Back in 1926, when the automobile was starting to become commonplace in the United States, there was a problem. Cars like the Ford Model T and the Dodge Series 116 were going faster and farther, but the roads they traveled were mostly still unconnected dirt ribbons.
Two entrepreneurs, Cyrus Avery of Tulsa, Oklahoma, and John Woodruff of Springfield, Missouri, decided they wanted to try to connect the country with a paved road to enhance auto travel. They lobbied the American Association of State Highway Officials (AASHO) for the creation of a route across the country near the center. What eventually evolved over the years was Route 66, which connected Chicago in the East to Santa Monica in the West. The road grew by connecting smaller local roads into one unified paved US Highway. It opened up the country to commerce and travelers, especially helping the migration to the West during the Dust Bowl years of the 1930’s.
While many changes occurred over the century, including the endpoints, Route 66 has remained a special magical highway romanticizing auto travel in the 40’s-60’s.
The scenic by-ways, small town diners, museums and tourist attractions still bring travelers looking to relive those special times when traveling by car was more than just speeding down a crowded concrete multi-lane raceway. When you mention Route 66 to those that know, it conjures up images of large un-air-conditioned beasts full of families traveling down long stretches of two-lane asphalt.
Larry Tarantolo was lucky enough to grow up in Cicero, IL, right along where Route 66 (Ogden Rd.) passed by on its way to the endpoint at Lake Michigan. He was enamored with the legend of that highway, often traveling it with his family. He learned the history and lived the magic of the famed first road across America.
As a beverage marketing entrepreneur, Larry worked in the industry for years, creating multiple products and working with many experts in the bottling and distribution arena. One of the professionals that Larry befriended was Ron Filbert, a fourth-generation bottler of custom root beers and sodas. Filbert’s Old Time Root Beer is a well-kept Chicago secret that is a hard-to-find Southside treasure. Ron’s plant is located in a brick building on South Ashland in Chicago and it turns out custom hand-made sodas daily. The equipment is old but well-maintained, as you would expect from a seasoned craftsman.
About twenty-five years ago, Larry met Ron and they have developed a great working relationship over the years. And one of the special things tying Larry to Ron’s company is that Filberts and Route 66 were both opened in 1926.
After years of creating beverages and marketing them for others, Larry wanted to connect his passion for Route 66 with Ron’s expertise in soda. They created a new beverage and called it “Mother Road Soda”, referring to the name George Steinbeck used for Route 66 so many years ago.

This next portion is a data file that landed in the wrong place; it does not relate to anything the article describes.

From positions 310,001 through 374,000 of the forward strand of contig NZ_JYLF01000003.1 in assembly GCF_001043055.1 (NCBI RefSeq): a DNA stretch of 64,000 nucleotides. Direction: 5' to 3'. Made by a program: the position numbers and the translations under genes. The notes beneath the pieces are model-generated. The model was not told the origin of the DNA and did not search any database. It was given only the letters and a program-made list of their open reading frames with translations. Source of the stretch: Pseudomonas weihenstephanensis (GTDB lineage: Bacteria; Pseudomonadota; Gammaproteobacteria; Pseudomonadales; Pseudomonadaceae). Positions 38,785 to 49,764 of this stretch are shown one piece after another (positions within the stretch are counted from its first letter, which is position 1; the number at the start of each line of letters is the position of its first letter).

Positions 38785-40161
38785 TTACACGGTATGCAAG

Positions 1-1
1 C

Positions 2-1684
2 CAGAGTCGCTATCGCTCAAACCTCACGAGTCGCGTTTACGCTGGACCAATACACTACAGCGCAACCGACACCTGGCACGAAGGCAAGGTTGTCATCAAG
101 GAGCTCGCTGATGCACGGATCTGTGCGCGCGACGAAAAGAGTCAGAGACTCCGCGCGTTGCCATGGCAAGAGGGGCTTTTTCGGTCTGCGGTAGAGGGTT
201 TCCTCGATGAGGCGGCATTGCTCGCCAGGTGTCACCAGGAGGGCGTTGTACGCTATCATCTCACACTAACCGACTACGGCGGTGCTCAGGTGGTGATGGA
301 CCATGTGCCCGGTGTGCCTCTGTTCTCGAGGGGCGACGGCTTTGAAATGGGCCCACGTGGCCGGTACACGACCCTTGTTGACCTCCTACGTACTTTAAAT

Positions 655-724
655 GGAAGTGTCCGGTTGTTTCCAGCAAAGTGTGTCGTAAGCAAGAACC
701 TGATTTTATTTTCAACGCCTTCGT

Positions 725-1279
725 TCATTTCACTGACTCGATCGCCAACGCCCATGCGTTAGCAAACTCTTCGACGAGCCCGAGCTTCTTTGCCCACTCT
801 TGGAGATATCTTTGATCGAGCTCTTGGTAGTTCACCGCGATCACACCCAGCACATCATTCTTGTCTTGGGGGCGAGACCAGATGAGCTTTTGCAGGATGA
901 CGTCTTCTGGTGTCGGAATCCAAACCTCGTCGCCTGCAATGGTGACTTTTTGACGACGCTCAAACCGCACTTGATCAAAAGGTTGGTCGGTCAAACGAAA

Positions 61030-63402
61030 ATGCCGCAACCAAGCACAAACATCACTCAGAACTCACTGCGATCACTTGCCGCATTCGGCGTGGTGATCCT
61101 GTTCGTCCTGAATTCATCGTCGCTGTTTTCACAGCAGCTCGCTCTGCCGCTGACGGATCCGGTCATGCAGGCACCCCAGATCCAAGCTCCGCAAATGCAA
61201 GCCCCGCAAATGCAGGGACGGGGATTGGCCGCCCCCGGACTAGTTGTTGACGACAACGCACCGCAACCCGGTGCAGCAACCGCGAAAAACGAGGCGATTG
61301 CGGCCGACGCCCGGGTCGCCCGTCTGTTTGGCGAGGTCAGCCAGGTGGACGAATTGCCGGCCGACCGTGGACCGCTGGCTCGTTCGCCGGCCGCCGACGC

Larry and Ron wanted their new line of soda to reflect the heyday of Route 66 and the 1950’s when soda was a flavored treat, not a caffeinated diet drink. With the help of Ron and his company, Larry came up with a group of products that would be inspired by the feeling of stopping at a diner along Route 66 back in the day: Root Beer, Cream Soda, Orange Soda, Lime Soda and Black Cherry Soda.
Their plan is to sell the drinks to the diners, stores and other attractions on Route 66 for tourists to enjoy. There are many events during the year along the old highway and what better way to feel a part of the history of the road!
We first met Ron Filbert when he contacted Weber Packaging, inquiring about pressure sensitive labels. Ron’s old equipment included an old bottling system with a wet glue labeling station. But, as Ron told us, the price of the labels kept increasing and the performance of the wet adhesive changed from batch to batch. He wanted to explore the idea of using pressure-sensitive labels for his new project with Larry: Mother Road Sodas.
Weber quoted a Pack Leader PL-501 Labeling System which would easily handle the label application for all his beverage bottling. And we gave him some options for the five different Mother Road Soda labels. But being a small company, Ron asked for help on the pricing to better fit his budget.
Weber requoted his labels using a new printing technique available on our HP Indigo digital label presses called Enhanced Productivity Mode. This method uses three colors instead of four to create the color palette of the label without a noticeable lack of dimension or color. This lowered the price by about 7% and allowed us to help get Mother Road Soda moving forward.
The label artwork is outstanding, reflecting the idea of the old desert highway and the picture postcards from that era. They look great on the bottles and are even used on the 4-pack cartons to continue the branding. Ron and Larry were very impressed with the quality and the look of the labels. Ron said that if the new labeler works out well, he would like to migrate all his old wet glue labels to pressure-sensitive versions.
Larry and Ron plan to market their Mother Road brand of beverages all along the historic route. The soda is available at many of the main stopping points along the way from Springfield to Flagstaff and beyond! While the current Covid virus is changing the vacation plans of many travelers, they are hoping to have a big launch in 2021celebrating the 95th anniversary of the fabled highway. In the meantime, Larry continues to share his vast knowledge and memories of Route 66 with folks online and at events around the country. Be sure to watch for his colorful beverages!